Fabricatore, Carlo (no date) Gameplay and Game Mechanics Design: A Key to Quality in Videogames [online] Available at: [date accessed: 11th November 2007]

Games Investor Consulting Ltd (2005) Gamer demographics: The times they are a-changing [online] Available at: [date accessed: 11t h November 2007]

Gaudiosi, John (2006) Online gaming attracts more women than men: Women playing games [online] Available at: [date accessed: 11t h November 2007]

Gerstmann, Jeff (2006) Brain Training [online] Available at:;review [date accessed: 11th November 2007]

Jenkins, David (2006) Report Suggests Diversifying Online Market [online] Available at: [date accessed: 11t h November 2007]

Keller, Matt (2006) Dr. Kawashima’s Brain Training Review: Blue. Blue. BLUE! [online] Available at: [date accessed: 11t h November 2007]

Kurs, Simon (2007) Girls get on top of the video game [online] Available at: [date accessed: 11t h November 2007]

Leyton, Chris (2006) Doctor Kawishima’s Brain Training: How Old is Your Brain Mini Review [online] Available at: [date accessed: 11t h November 2007]

Pratchett, Rhianna (2005) BBC GAMERS IN THE UK Digital play, digital lifestyles [online] Available at:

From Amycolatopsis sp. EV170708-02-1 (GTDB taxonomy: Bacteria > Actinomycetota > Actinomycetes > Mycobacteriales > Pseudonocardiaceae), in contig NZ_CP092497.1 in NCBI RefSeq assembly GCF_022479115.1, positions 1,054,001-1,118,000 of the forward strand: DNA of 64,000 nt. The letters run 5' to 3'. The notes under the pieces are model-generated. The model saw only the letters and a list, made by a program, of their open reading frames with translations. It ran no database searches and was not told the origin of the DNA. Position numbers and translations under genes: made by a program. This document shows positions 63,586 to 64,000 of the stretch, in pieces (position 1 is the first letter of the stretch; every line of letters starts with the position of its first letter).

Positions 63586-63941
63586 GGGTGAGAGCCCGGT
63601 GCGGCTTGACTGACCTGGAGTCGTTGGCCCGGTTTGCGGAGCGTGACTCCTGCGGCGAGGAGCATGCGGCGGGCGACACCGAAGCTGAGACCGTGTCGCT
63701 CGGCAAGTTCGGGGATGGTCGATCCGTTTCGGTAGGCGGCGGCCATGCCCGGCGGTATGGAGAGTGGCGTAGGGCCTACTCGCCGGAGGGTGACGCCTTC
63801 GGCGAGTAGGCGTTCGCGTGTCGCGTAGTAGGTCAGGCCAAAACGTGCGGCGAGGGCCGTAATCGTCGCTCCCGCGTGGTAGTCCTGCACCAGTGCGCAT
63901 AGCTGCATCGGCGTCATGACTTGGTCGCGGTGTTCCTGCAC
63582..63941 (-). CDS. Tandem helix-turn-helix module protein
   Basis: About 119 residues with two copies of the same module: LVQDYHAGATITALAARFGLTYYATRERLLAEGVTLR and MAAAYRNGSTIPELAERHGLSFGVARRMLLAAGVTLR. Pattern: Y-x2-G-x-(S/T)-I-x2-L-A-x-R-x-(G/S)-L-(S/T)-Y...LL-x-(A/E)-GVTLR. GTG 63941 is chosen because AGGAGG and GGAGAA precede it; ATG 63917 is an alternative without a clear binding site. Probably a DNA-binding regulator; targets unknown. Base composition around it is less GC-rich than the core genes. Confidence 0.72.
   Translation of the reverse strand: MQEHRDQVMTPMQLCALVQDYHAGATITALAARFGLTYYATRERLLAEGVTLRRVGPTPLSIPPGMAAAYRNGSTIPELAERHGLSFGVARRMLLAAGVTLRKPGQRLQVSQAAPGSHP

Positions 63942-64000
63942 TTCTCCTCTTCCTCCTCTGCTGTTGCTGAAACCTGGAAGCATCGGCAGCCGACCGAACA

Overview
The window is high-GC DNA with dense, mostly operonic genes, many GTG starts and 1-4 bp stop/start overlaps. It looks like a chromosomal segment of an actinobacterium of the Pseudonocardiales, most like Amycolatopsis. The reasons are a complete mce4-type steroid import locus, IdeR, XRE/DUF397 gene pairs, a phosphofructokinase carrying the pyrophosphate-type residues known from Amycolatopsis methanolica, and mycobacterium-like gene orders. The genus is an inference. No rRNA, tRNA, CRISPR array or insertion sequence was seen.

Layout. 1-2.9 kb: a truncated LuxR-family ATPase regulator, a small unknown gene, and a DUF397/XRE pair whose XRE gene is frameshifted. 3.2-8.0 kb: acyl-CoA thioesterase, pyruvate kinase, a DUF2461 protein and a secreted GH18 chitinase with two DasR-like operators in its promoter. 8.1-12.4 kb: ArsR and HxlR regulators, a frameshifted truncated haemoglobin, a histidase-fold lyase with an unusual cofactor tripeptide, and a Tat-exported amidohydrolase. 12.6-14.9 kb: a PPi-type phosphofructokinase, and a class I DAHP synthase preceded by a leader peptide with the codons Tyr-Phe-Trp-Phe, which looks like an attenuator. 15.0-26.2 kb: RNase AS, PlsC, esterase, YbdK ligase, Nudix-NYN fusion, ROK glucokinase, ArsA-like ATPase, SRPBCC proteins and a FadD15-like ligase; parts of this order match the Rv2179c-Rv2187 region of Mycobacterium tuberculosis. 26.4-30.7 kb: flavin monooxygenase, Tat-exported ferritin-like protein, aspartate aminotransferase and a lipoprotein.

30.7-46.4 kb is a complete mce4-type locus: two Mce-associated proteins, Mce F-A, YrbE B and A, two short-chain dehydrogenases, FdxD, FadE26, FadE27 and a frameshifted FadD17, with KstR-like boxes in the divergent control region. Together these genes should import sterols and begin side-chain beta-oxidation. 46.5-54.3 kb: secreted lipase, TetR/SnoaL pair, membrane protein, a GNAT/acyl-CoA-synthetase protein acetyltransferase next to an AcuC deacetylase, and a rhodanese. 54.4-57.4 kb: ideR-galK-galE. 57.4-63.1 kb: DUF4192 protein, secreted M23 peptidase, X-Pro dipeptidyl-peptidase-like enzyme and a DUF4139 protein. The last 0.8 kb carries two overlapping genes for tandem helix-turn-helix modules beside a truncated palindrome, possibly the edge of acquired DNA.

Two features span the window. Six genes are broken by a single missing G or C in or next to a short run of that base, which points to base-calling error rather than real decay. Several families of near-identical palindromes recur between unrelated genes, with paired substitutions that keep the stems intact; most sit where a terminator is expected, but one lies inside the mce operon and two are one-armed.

[date accessed: 11t h November 2007]

Times Online (2003) The games women play [online] Available at; [date accessed: 11t h November 2007]

Tohuko University School of Medicine (no date) Functional Brain Imaging, New Industry Hatchery Center [online] Available at: [date accessed: 11th November 2007]

Yin-Poole, Wesley (2007) DS tops 4 million sales in the UK [online] Available at: [date accessed: 11t h November 2007]


Entry filed under: Innovation, Interaction, Learning, Social Impact, Trends. Tags: , , , , , , , , .

Welcome to Gaming & Learning Are games useful for learning?

Leave a Reply

Fill in your details below or click an icon to log in: Logo

You are commenting using your account. Log Out /  Change )

Google+ photo

You are commenting using your Google+ account. Log Out /  Change )

Twitter picture

You are commenting using your Twitter account. Log Out /  Change )

Facebook photo

You are commenting using your Facebook account. Log Out /  Change )


Connecting to %s

Trackback this post  |  Subscribe to the comments via RSS Feed


The purpose of this blog is to provide insight into the impact of computer games and pop culture, and effective ways of incorporating the positive surplus into learning experiences.

Please feel free to add comments and email me with any queries. I am also interested in relevant project collaboration.

Name: Alexandra Matthews
Location: UK

Email: /



%d bloggers like this: